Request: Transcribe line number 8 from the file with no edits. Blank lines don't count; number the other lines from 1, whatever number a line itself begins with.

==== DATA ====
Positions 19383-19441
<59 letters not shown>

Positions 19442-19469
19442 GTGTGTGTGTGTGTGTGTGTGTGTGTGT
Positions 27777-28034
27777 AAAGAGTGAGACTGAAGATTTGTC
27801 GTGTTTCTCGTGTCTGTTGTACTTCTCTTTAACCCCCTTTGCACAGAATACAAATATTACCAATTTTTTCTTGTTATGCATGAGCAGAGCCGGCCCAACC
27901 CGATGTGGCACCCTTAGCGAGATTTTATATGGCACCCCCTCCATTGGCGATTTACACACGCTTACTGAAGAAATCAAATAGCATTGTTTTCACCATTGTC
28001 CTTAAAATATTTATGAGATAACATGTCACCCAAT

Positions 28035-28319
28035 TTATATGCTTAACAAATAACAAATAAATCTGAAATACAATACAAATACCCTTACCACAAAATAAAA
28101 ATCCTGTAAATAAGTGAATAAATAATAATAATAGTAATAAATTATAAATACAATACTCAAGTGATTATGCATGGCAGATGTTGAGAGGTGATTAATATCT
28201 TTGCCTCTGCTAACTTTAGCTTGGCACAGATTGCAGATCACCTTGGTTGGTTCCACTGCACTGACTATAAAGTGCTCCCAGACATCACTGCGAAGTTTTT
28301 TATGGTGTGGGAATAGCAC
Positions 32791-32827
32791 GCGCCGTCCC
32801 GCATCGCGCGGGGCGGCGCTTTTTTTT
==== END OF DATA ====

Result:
27901 CGATGTGGCACCCTTAGCGAGATTTTATATGGCACCCCCTCCATTGGCGATTTACACACGCTTACTGAAGAAATCAAATAGCATTGTTTTCACCATTGTC